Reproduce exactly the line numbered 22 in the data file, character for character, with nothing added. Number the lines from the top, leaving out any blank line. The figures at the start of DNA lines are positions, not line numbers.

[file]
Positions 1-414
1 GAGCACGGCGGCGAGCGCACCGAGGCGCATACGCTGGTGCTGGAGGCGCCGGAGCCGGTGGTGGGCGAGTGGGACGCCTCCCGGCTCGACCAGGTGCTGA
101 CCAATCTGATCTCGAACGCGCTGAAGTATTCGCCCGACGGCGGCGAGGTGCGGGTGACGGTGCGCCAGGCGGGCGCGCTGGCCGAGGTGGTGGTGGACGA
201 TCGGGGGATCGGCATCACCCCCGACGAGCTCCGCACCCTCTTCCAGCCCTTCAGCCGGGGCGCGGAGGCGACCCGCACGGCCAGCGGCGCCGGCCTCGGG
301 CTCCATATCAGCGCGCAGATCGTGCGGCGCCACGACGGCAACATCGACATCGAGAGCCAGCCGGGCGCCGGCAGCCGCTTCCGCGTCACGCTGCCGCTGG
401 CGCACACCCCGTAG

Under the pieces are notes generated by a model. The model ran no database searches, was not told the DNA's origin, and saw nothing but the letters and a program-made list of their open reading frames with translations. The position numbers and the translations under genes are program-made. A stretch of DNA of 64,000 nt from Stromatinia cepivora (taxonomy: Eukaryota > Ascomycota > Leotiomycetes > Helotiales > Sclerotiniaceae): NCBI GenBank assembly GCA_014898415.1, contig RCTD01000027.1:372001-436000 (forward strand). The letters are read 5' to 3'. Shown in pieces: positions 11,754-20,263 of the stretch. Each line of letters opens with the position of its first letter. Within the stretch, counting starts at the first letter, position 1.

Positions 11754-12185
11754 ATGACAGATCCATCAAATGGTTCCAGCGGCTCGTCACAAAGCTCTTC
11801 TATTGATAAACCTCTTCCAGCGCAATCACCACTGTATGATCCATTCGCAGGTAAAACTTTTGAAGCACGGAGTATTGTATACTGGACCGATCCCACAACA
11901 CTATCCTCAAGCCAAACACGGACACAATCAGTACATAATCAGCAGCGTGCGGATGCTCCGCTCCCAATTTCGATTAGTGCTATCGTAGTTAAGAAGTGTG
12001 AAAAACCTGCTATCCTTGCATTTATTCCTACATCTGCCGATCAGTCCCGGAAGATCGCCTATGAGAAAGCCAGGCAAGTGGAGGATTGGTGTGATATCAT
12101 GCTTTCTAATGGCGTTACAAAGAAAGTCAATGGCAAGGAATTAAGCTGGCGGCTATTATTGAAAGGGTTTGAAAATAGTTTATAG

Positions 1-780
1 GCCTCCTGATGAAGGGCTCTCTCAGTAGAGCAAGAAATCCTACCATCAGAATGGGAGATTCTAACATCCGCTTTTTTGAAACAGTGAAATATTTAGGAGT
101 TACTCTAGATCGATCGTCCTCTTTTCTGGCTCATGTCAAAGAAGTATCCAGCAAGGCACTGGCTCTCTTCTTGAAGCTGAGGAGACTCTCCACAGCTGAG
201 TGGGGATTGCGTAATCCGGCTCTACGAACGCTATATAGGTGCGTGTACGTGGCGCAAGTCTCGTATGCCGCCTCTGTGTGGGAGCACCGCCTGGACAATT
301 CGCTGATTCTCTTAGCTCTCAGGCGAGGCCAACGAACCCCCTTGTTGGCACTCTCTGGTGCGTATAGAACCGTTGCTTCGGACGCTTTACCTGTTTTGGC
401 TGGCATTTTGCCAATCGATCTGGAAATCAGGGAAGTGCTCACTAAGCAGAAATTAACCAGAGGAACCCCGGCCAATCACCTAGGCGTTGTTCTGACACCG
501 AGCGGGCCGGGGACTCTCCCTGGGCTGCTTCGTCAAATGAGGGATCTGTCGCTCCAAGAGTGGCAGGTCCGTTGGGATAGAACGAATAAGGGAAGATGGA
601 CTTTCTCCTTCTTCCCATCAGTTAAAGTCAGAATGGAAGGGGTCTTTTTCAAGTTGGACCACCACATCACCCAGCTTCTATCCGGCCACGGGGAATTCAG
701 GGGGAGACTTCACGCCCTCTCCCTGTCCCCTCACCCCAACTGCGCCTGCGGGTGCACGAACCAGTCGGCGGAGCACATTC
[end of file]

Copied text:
701 GGGGAGACTTCACGCCCTCTCCCTGTCCCCTCACCCCAACTGCGCCTGCGGGTGCACGAACCAGTCGGCGGAGCACATTC